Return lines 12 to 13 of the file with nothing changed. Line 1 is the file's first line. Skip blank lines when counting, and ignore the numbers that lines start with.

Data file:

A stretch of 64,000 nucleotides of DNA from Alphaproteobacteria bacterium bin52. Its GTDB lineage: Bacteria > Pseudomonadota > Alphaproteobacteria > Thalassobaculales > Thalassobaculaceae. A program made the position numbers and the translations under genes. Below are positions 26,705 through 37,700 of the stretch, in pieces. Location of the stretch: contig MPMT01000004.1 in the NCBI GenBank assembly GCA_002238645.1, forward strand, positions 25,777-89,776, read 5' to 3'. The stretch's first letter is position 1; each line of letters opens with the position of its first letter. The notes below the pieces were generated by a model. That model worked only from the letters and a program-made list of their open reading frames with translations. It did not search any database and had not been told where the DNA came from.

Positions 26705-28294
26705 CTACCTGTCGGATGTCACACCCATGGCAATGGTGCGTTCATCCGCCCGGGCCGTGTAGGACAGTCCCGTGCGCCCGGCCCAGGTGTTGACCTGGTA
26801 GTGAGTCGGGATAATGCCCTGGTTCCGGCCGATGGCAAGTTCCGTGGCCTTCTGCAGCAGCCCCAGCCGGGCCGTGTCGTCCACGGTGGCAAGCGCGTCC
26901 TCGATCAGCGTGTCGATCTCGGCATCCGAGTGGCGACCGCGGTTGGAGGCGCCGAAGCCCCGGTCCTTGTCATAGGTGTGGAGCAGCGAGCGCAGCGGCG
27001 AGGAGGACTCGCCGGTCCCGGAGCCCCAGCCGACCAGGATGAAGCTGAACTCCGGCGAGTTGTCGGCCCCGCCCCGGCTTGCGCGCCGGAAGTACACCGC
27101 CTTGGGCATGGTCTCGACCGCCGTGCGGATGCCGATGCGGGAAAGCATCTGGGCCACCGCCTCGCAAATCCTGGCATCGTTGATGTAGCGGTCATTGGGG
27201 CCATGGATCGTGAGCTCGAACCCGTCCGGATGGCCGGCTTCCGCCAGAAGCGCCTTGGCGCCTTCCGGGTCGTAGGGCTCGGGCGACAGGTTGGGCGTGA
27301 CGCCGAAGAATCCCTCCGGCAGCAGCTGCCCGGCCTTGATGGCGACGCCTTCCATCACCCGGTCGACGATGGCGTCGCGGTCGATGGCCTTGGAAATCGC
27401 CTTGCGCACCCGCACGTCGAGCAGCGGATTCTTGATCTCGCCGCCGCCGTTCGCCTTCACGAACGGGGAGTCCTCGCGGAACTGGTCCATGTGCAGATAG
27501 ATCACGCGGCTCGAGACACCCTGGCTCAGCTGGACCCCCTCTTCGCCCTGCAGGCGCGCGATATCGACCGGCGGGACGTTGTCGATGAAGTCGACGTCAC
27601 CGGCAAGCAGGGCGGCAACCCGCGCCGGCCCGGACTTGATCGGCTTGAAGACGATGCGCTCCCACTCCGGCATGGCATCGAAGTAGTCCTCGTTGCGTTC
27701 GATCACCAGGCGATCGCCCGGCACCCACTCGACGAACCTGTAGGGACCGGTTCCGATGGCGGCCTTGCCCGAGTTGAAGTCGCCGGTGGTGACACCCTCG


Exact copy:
27601 CGGCAAGCAGGGCGGCAACCCGCGCCGGCCCGGACTTGATCGGCTTGAAGACGATGCGCTCCCACTCCGGCATGGCATCGAAGTAGTCCTCGTTGCGTTC
27701 GATCACCAGGCGATCGCCCGGCACCCACTCGACGAACCTGTAGGGACCGGTTCCGATGGCGGCCTTGCCCGAGTTGAAGTCGCCGGTGGTGACACCCTCG